James O'Brien 10am - 1pm
We Should Aim To Tackle Extremism In ALL Religions, Says James
24 March 2017, 10:34 | Updated: 24 March 2017, 12:00
James O'Brien says that in order to tackle extremism, we need to start being "meaner to everybody with religious beliefs".
On his Friday morning LBC show James launched into this monologue about tackling extremism in all religions.
James said: "You can't be an extremist, unless you start off somewhere believing that certain types of behaviour get you a place in heaven. Now this, this fella, who is apparently responsible for the murder of PC Keith Palmer and now four other people, probably is about as religious as a Tonka truck, when push really comes to shove.
"The process of radicalisation in prison is just the process of replacing one lot of hatred for another. You see that on both sides of the far right, and the Islamist extremist debate."
He went on: "If you take an extremist...as someone who's at the end of the journey, then what about the rest of the journey? When does the journey become problematical?
"This seems to me to be a really important question, because we talk about extremists, and yet what's the point at which we should be clamping down?
"You teach someone, and whenever we tried to have this conversation in the past about 'why do they do it, why do they do it?', it boils down to, if you believe that it is religious based, as plenty of people do, and I think it's going to be a fairly hard argument to say it's got nothing to do with religion, it's got nothing to do with, in this case, Islam.
"I kind of find myself struggling to come up with any other answer. Why do they do it? Because they think God wants them to. Why do they do it, because they think they'll go to heaven. Why do they do it? Because they think they'll get virgins in heaven.
"Now, that means, almost by definition, if you're a bit dopey, if you're easily led, if you're already leaning towards criminality and hatred, then radicalisation in prison becomes a much more likely prospect for you.
"But this is the horribly uncomfortable bit of my thinking: It kind of means we've got to start being a little bit meaner to everybody with religious beliefs, if you want to tackle the extremism, you want to tackle the extremists.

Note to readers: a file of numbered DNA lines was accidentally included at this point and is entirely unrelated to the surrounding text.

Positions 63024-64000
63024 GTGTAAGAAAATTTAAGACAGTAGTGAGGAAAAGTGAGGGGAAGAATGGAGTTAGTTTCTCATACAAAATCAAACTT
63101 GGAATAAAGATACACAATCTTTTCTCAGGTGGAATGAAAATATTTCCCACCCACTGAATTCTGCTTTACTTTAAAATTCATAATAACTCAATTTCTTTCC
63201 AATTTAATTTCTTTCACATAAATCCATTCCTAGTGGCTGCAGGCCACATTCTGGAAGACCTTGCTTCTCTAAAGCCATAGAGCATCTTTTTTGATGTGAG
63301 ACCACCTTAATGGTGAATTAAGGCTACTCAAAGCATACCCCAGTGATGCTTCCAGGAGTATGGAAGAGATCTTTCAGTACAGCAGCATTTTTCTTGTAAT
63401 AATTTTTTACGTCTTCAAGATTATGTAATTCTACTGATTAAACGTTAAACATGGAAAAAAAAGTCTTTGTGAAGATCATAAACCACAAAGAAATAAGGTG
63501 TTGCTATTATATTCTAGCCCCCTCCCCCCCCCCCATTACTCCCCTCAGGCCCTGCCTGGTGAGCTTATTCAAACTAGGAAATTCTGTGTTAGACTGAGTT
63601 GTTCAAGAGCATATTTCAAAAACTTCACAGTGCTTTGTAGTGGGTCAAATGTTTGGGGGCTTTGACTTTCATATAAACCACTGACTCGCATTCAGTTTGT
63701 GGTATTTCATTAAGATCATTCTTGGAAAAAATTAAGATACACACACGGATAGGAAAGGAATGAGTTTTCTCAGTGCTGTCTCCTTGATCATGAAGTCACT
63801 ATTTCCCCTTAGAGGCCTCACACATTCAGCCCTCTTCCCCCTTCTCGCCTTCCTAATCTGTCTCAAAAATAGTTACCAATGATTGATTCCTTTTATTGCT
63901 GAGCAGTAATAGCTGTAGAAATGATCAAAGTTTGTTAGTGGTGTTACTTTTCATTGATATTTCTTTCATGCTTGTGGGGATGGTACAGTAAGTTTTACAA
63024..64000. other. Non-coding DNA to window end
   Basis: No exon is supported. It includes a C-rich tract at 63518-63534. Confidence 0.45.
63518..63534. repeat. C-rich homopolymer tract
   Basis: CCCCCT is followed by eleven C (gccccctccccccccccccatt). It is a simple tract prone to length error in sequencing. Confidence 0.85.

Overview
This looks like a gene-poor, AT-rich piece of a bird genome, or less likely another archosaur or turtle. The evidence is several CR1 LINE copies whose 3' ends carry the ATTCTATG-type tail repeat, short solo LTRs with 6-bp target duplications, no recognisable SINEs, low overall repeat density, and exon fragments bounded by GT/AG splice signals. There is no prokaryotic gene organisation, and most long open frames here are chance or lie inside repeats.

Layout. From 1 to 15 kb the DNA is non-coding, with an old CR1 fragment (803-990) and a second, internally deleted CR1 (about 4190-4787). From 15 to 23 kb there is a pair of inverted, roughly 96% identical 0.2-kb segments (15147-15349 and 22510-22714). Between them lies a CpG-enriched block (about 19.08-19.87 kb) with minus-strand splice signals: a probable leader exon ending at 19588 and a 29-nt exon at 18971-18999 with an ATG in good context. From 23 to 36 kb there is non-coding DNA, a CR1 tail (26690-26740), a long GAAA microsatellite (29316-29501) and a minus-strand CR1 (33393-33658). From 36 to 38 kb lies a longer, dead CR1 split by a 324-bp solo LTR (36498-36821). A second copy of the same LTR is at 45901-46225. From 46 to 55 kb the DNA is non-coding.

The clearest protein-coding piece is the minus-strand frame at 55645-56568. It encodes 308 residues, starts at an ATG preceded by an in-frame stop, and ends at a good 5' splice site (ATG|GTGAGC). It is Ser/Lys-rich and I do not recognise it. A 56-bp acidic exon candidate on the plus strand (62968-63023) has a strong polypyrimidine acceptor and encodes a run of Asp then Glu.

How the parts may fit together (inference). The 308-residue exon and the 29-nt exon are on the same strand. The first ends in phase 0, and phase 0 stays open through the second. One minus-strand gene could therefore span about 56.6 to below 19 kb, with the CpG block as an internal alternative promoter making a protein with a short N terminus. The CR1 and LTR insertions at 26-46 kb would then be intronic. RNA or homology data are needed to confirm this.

"Don't we have to start mocking the early stages of that journey? People who believe that chopping off a child foreskin is going to make it easier for them to get into heaven.
"People who believe that eating fish on Fridays is somehow going to please their god. People who believe that not eating pork is going to have an impact upon an omniscient creator up in heaven.
"But as soon as I say these things, and start veering into other religions, I feel a little bit more exposed, and a little bit more vulnerable. Do you know what?
"At my Catholic boarding school in 1980s Yorkshire, 'Life of Brian' by Monty Python and was still banned, and I've thought about that a lot since.
"And I know why. It's because if you, and remember I have this caveat, it's very convenient, and I almost wish I didn't have this caveat, because it's almost like a sort of suit of ideological armour, if I just keep saying 'welI I go to church every Sunday, so I'm allowed to slag off religious institutions'.
"I'm conscious of the offence that it causes. But the reason why they banned 'Life of Brian' at my Catholic, monastic boarding school, for those of you that don't know it's sort of takes the mickey out of the Christian story, mistaking Brian, who is not the messiah, he's a very naughty boy, mistaking him for Jesus, but the monks banned it at my school.
"Banned it. Literally. And it took me a while to work out why. The thing is, if you start laughing at any of it, a lot of it will fall apart, won't it?
"It's why I thought 'Four Lions', was it 'Four Lions', the Chris Morris film that took the mickey out of want-to-be jihadists, it's why that was actually so powerful.
"I wish I'd gone to a wider audience, kind of like a 'Life of Brian' for Islamist fundamentalism, if you will. But if you go from a starting place to an extremity, you've got to examine every milestone on that journey, and if you examine every milestone on that journey, we should be taking the mickey circumcision, we should be taking the mickey out of dietary requirements, we should probably be taking the mickey out of vows of celibacy."